Urban Outfitters and the Problem with Really Fast, Really Offensive Fashion

September 16, 2014 • Fashion

You’ve been there, I’m sure. Experienced those days where you are simply too tired to engage with your sad mop of a brain, let alone the world. But because we are not preschoolers with nice little nappy blankets and moms to make our boxed lunches, we have to leave the house and attempt to work, much to the detriment of everyone around us. Bad things happen on these days, terrible things are said. The decision-making process is sluggish, drugged thing dragging its feet behind you like a knocked out 300-pound linebacker. It is said that to get behind the wheel in an exhausted state such as this is just as bad as getting behind the wheel when drunk. Which I’m pretty sure is what happened when someone at Urban Outfitters decided it would be real cool to sell this blood-splattered Kent State sweatshirt.

Reportedly a vintage, one-of-a-kind piece from the company’s “Urban Renewal” collection, Urban Outfitters claims it was never their “intention to allude to the tragic events that took place at Kent State in 1970.” Intentionally or otherwise, it is not the first time Urban Outfitters has received heat for poor decisions. Take, for instance, their “Eat Less” shirt (arguably the most boring graphic ever, in addition to being stupidly offensive) and their “Depression” crop-top (mental illness dressed up to look like a ‘90s rap album cover). And we’re not even scratching the surface on their uninspired tees that fall into the “drunk sloppy b**ch” category, with such charmed phrases as “I DRINK YOU’RE CUTE” or “I VOTE FOR VODKA” and other tees to wear to your next job interview.

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Come on, people. You’re seriously sitting in a design room coming up with this shit for people to wear, getting it approved, and then taxing a planet suffering from ever-decreasing non-renewable resources with the making of it? Yes, this is all offensive on a micro, politically incorrect level. But pull back to the macro and it’s even worse. The amount of useless garbage companies make every day in the hopes to make a buck—polluting the environment in addition to my field of vision—is the stuff that is slowly killing polar bears. Yes, I said it: Your dumb shirts are contributing to global warming.

I digress.

Back to really fast, really offensive fashion.

The problem with companies like Urban Outfitters is the speed at which they need to make and move product. It’s a quantity vs. quality issue.. Every two weeks, Zara has a whole new set of items on the floor, freshly ripped off and ready for your closet. Unlike, say, I don’t know, Alexander McQueen, Zara likely does not have the time to painstakingly go through every piece of item in its line, which is why things like their children’s “sheriff tee” actually got to see the light of day… even though it looked like a concentration camp uniform from the Holocaust.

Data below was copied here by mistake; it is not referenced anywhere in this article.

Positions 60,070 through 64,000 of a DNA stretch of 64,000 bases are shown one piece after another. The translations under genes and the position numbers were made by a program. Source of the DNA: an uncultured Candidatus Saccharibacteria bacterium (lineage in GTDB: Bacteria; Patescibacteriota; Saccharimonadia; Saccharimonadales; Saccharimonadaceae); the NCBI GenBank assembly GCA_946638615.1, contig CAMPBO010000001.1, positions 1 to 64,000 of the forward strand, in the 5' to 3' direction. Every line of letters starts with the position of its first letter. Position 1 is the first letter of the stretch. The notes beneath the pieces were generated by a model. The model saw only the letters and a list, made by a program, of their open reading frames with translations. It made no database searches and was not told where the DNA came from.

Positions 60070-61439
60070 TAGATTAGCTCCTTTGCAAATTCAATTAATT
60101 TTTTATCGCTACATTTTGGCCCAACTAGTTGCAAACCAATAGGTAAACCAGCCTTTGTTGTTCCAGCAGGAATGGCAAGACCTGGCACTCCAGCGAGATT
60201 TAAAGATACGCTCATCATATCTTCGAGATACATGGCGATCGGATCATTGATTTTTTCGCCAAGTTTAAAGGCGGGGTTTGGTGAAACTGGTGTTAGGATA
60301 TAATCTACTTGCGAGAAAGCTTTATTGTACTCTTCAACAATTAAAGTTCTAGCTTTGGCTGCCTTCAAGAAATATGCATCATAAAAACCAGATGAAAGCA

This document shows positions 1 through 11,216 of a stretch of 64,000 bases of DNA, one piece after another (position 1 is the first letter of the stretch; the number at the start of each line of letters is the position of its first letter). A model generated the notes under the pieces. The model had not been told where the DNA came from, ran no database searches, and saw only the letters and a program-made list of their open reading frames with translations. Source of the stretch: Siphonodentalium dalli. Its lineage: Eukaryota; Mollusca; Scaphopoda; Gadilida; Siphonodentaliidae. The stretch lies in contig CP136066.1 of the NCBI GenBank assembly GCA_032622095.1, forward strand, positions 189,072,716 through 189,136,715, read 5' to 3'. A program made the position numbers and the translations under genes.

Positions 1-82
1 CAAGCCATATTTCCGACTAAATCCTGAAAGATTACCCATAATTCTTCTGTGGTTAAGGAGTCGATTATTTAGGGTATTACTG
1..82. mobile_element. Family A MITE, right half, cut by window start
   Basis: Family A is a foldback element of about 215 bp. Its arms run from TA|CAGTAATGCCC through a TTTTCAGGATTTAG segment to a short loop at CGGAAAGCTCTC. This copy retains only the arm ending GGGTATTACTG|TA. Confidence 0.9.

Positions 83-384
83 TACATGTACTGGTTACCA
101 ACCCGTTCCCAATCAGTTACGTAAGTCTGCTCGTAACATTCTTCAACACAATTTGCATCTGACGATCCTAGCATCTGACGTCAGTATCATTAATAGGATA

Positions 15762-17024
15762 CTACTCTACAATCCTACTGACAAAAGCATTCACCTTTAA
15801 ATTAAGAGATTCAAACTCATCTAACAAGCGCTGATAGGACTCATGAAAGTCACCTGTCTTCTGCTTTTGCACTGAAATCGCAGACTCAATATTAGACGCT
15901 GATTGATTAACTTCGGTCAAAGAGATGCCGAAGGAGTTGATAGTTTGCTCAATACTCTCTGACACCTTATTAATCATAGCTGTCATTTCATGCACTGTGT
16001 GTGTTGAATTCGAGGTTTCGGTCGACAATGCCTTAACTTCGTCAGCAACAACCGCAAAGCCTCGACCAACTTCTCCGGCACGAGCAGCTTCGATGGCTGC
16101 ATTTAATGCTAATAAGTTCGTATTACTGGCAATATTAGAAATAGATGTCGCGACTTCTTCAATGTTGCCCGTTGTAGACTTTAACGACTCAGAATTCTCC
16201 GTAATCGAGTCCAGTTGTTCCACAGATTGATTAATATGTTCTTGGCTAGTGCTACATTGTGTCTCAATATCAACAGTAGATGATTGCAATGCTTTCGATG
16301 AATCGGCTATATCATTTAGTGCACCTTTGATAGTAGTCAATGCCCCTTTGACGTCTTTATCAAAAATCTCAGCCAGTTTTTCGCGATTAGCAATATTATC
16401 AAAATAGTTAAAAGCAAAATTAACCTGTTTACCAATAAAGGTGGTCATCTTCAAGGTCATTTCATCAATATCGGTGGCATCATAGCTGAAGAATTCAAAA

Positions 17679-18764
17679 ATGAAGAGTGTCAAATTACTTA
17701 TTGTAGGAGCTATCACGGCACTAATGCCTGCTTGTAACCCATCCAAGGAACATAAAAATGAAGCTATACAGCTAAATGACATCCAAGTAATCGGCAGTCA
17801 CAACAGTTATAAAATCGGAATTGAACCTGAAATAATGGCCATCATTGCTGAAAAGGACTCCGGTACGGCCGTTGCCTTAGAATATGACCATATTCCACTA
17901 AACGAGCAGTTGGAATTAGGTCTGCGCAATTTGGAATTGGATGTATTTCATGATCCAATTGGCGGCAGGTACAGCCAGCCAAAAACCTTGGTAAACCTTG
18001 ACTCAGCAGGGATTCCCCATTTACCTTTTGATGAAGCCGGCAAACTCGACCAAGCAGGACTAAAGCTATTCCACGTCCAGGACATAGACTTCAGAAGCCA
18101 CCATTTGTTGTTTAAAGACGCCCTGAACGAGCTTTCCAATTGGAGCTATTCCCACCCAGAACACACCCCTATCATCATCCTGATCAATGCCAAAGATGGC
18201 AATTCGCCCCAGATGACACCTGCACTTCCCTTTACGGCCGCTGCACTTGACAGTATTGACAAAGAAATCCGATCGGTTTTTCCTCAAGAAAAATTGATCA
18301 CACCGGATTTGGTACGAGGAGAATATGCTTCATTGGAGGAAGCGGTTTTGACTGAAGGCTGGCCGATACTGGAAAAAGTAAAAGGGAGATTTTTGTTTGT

MASACRES ARE HILARIOUS!!!!!!

In my estimation, these designers are overworked and grasping for straws, even seriously offensive ones. When you’re tired and don’t have time to think or be genuinely creative, this is what happens: After yet another exhausting day of trying to figure out what kids these days will spend the most money on so your company stays in the black and you keep your job, you fall asleep sitting upright with a bowl of kale chips in your lap and The Boy in the Striped Pajamas playing on the TV; you wake up the next morning inspired and unawares, sketching a cutesy striped shirt with a gold star on it, incapable of even having made the subconscious connection between the two. And, voila, modern day concentration camp gear.

One of high fashion's lowest moments.

One of high fashion’s lowest moments.

Even when intentionally derivative, fashion has always had a way of distancing itself from its inspirations—namely, reality. It appropriates things from real life and elevates it with new fabrics that don’t smell like real life. It takes sweaty, impoverished, yet-to-be-famous rock stars and turns it into something an upper class gallerist in her late 20s can wear to dindin. It takes Larry Clark junkies and designs makeup lines around it. All appropriation is inherently offensive, because it is inherently inauthentic. But fashion, like many art forms, relies heavily on appropriation, and because it is an intrinsically surface medium, we forgive them for it. And so it continues to cull the world for inspiration—from the old woman down the street, to the rats crawling on subway garbage, to the pattern spilt milk makes on your kitchen floor, to—yes, when they’re not thinking clearly—a college campus massacre from the ‘70s. And when that happens it’s the fashion equivalent to a 20-car pile-up caused because some Mack truck driver fell asleep at the wheel.

Good luck cleaning up the mess.

 

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